- Portfolio total project costs: £2,693,299
- Total funding received from BIG: £2,687,354
- Total number of beneficiaries: 30,000
The Enable East portfolio worked with over 30,000 people through 29 projects in the East of England,Lincolnshire and the North East of England, providing healthy eating, physical activity and mental wellbeing activities. The portfolio supported delivery partner organisations to embrace change management approaches to support the sustainability of their work in the longer term.
The portfolio lead recognised the importance of helping smaller charities plan their strategic marketing work with commissioners, as some of the Wellbeing 1 projects encountered common problems around managing risks and therefore providing assurances to commissioners. The lead partner organisation organised four Learning Network events to support capacity building of their smaller voluntary sector delivery partner organisations. The first Learning Network focused on risk, project management and communication strategies, another focused on sustainability and the final one explored monitoring and evaluation.
The portfolio engaged a Harvard University Professor who is a world leader in change management, to deliver training for their delivery partners at one of the networking events. The training explored strategic marketing and developing brand awareness to help organisations promote their activities to commissioners by:
“Engaging with commissioners and working out how they could work together to deliver the outcomes that future commissioners might want. And explore how they can adapt and change and move forward together successfully” (Enable East Director).
The change management event was also designed to help groups respond to changes in the external environment, such as funding and political priorities. Enable East also developed links between other parts of the health and social care environment and introduced their delivery partners to stakeholders to help sustain activities.
Participant/community impacts and sustainability
The Enable East portfolio exceeded all its targets. These were set around its three core target groups: armed forces families, looked after children and people using foodbanks. In terms of healthy eating outcomes, the portfolio reported that by the end of the grant, 24,882 people had increased awareness and improved attitudes towards healthy eating (compared to a target of 1,548 people in the first six months of delivery and 4,144 people in the second six months). 16,968 participants reported that they and their families were eating more healthily by the end of the grant (compared to a target of 968 people in the first six months and 2,169 people in the second six months).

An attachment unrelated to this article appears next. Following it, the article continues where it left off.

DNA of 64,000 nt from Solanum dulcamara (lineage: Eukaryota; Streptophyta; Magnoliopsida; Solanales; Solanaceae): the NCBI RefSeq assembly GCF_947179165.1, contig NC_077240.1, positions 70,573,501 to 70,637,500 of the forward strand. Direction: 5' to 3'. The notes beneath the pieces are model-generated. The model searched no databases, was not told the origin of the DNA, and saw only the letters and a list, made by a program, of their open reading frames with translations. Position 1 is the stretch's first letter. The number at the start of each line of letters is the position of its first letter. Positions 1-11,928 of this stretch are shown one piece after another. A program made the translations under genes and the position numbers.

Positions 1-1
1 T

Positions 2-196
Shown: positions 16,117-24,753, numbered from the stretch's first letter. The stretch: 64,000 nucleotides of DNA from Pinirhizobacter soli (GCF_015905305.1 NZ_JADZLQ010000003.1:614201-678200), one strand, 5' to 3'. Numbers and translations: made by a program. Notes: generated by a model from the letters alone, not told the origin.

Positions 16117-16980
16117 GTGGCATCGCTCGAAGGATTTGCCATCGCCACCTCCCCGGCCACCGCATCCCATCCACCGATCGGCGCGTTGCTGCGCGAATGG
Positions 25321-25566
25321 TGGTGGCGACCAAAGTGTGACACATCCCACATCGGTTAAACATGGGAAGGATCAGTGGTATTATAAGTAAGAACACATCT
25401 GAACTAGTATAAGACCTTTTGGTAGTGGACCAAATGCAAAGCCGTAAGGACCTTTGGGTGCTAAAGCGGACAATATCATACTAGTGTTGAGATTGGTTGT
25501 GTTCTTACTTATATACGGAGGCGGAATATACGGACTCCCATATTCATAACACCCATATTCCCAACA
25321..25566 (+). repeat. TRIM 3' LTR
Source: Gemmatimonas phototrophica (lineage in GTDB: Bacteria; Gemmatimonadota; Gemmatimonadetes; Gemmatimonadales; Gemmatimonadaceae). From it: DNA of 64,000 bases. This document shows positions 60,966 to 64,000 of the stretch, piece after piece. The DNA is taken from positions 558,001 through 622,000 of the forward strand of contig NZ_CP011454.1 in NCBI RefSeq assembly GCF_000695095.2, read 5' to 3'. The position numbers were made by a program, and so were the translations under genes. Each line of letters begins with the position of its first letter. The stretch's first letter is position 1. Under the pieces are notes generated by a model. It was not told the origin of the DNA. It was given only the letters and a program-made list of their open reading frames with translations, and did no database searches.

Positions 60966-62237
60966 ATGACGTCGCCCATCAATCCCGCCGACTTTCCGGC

In relation to the physical activity theme, 10,379 participants had developed individual plans for increasing their physical activity levels (compared to a target of 537 people in the first six months and 1,393 people in the second six months).
In terms of mental wellbeing, the portfolio produced strong results against a number of change indicators. 1,906 employers reported increased confidence and competence in supporting mental wellbeing, promoting good mental health and tackling stigma around mental health. At the community level, 16,836 people reported increased capacity, skills and confidence in their local community to promote mentalwellbeing (compared to a target of 871 people in the first six months and 2,459 people in the second six months).
The change management activities were well received by local commissioners:
“We use a lot of voluntary sector help and I’d like to see them up-skilled and that’s what I’ve seen [at the change management event]. They’ve done a really good job in encouraging them, showing them how to make themselves proficient, how to make themselves more attractive to commissioners, and I really think they’ve done a good job” (Local commissioner from Essex County Council).
For further details, view the Enable East video produced by Ecorys:
In terms of sustainability, eight of the projects were continuing, by either embedding aspects of delivery into other programmes run by their organisation, or through having secured external funding
→Further details and references in the Wellbeing 2 evaluation